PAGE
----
C_K = LinearUnitConversion(Unit('°C'), Unit('K'), slope=1, intercept=273.15)
cup = CustomUnitPolicy([
    ScaleUnitConversion(Unit('km'), Unit('m'), 1000),
    ScaleUnitConversion(Unit('mm'), Unit('m'), 0.001),
    IdentityUnitConversion(Unit('metre'), Unit('m')),   # alias of a reference unit
    C_K, 
    C_K.alias(src_unit_alias=Unit('deg_C'))  # alias of a source unit
    ])

cup.convert(42, from_unit=Unit('m'), to_unit=Unit('mm'))  # returns 42000
cup.convert(42, from_unit=Unit('mm'), to_unit=Unit('metre'))  # returns 0.042
cup.convert(42, from_unit=Unit('km'), to_unit=Unit('mm'))  # returns 42000000
cup.convert_to_ref(20, src_unit=Unit('deg_C'))  # returns 293.15
cup.ref_unit(src_unit=Unit('°C'))  # returns Unit('K')

A Table's units are converted column by column in accordance with the UnitPolicy.

  • Table.convert_to_ref_units() converts each column to its UnitPolicy reference unit by calling UnitPolicy.convert_to_ref()

  • Table.convert_units() converts to new units explicitly specified for each column.

  • Table.convert_to_home_units() is a special case of Table.convert_units() which converts back to the Table's "home units". "Home units" are saved in the Table's col_specs and are the column units with which the Table was created (whether manually or read from file), unless they are explicitly changed later.

Unit conversion does not support expressions. Expressions must be evaluated prior to unit conversion.

Changelog

This project was migrated to GitHub from a private server at v0.8.0. Changes prior to this are not included in the GitHub repo; nevertheless, the pre-0.8.0 changelog is documented here. PS-## below refers to issue numbers on a legacy YouTrack issue tracker on a private server. These issue numbers are left as is for the historical record.

This project follows semantic versioning. This changelog follows the guidelines published on keepachangelog.com.

Unreleased

In a coming release, the following items are lined up to be...

Added

  • {...crickets chirping...}

0.8.4 - 2019-12-05

Fixed

  • Bundle.to_csv() puts a separator on the blank line between the header and the remainder of the file, to facilitate round-trip read using read_csv(). This is a quick-fix workaround, because the real problem lies with the read_csv() parser.

0.8.3 - 2019-10-30

Added

  • #2: read_bulk() convenience function to read multiple StarTable files at once into a single Bundle.
  • import_from_word() utility function to parse table blocks from tables in Microsoft Word *.docx files.

0.8.2 - 2019-10-30

Added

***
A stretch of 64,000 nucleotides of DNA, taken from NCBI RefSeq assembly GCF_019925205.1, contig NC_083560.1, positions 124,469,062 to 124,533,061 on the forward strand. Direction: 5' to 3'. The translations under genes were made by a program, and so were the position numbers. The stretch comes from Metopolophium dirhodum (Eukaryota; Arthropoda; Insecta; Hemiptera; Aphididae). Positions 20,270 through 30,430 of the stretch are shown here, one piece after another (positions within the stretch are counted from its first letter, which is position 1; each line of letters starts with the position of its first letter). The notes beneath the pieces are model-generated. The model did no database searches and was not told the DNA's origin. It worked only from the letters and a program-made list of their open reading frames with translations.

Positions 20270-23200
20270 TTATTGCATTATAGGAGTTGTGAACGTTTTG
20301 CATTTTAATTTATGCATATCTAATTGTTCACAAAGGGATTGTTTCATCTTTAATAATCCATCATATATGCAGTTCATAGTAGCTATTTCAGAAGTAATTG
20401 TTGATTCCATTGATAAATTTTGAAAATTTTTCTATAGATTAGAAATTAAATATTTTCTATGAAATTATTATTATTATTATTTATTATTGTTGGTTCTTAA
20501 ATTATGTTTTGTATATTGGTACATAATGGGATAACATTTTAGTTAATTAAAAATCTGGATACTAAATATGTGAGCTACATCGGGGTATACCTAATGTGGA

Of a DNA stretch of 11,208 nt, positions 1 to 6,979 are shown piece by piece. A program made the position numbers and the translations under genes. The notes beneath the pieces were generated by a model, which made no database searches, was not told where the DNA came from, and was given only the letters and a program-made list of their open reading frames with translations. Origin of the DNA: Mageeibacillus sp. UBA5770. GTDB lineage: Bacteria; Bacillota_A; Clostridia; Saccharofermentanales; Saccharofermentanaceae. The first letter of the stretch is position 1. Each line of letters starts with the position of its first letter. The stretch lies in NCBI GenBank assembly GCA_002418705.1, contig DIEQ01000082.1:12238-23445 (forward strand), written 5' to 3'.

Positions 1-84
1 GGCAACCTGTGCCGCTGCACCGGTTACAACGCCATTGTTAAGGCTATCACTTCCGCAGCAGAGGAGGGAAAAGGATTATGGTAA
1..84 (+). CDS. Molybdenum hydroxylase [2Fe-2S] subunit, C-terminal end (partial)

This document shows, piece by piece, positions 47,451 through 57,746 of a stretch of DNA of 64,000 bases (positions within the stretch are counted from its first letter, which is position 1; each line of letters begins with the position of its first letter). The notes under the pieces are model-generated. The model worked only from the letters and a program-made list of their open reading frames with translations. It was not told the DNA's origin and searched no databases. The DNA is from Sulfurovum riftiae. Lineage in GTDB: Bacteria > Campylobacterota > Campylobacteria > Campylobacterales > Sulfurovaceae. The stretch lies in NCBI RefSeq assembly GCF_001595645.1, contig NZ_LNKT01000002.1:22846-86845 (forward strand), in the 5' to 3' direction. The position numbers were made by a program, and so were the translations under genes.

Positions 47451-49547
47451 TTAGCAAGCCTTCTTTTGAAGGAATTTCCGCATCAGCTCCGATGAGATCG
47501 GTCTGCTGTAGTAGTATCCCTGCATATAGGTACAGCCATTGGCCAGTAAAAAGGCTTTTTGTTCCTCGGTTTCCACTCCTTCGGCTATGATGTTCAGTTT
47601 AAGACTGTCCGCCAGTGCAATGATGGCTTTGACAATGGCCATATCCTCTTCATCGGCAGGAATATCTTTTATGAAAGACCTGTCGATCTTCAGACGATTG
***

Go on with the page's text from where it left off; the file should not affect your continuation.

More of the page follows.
• #5: ColumnMetadata optional property format_str: format string specifying how the column's values will be formatted when writing to file using Bundle.to_csv() and Bundle.to_excel().
  • #6: Optional header parameter to Bundle.to_csv() and Bundle.to_excel() to allow writing a free-text header at the top of the created file. Additionally, optional header_sep argument to Bundle.to_excel(), indicating a separator to split the header across multiple columns.

0.8.1 - 2019-09-05

Added

  • Updated setup.py and setup.cfd to enable proper release on PyPI.

0.8.0 - 2019-09-03

Changed

  • First parameter of read_csv() renamed from stream to filepath_or_buffer. The name stream was inconsistent with the expected type since 0.7.3, namely str or pathlib.Path (in addition to TextIO streams). Also, the new name filepath_or_buffer is consistent with pandas.read_csv(). This change will break code that has used stream as a named argument, though we are hopeful that this has rarely if ever been done by users of this API.
  • Removed restriction on openpyxl version (was previously restricted to < 2.6). This is a less crappy fix to PS-49 than had previously been implemented.

Fixed

  • PS-52 read_csv() throws warning when given a stream as input; asks for a filename
  • PS-53 Bundle.to_csv() fails when column names are not strings

0.7.3 - 2019-02-27

Fixed

  • openpyxl<26 dependency in environment.yml
  • PS-19 Reading from CSV can fail if not enough column delimiters on first line of CSV file
  • PS-48 Increase compatibility of startables python library by allowing non-standard formatted .csv files
  • PS-50 CSV files exported from Excel results in first table not being read due to UTF-8-BOM

0.7.2 - 2019-02-18

Fixed

Version 2.6.0 of our openpyxl dependency, released a couple of weeks ago, contains major breaking changes (which kind of goes against the spirit of minor version updates in semantic versioning...) and these breaking changes do indeed break startables. To remedy this, the openpyxl version number is now fixed to <2.6 in the startables conda package recipe.

0.7.1 - 2018-11-30

Changed

  • Breaking changes in methods Bundle.filter() and Bundle.pop_tables():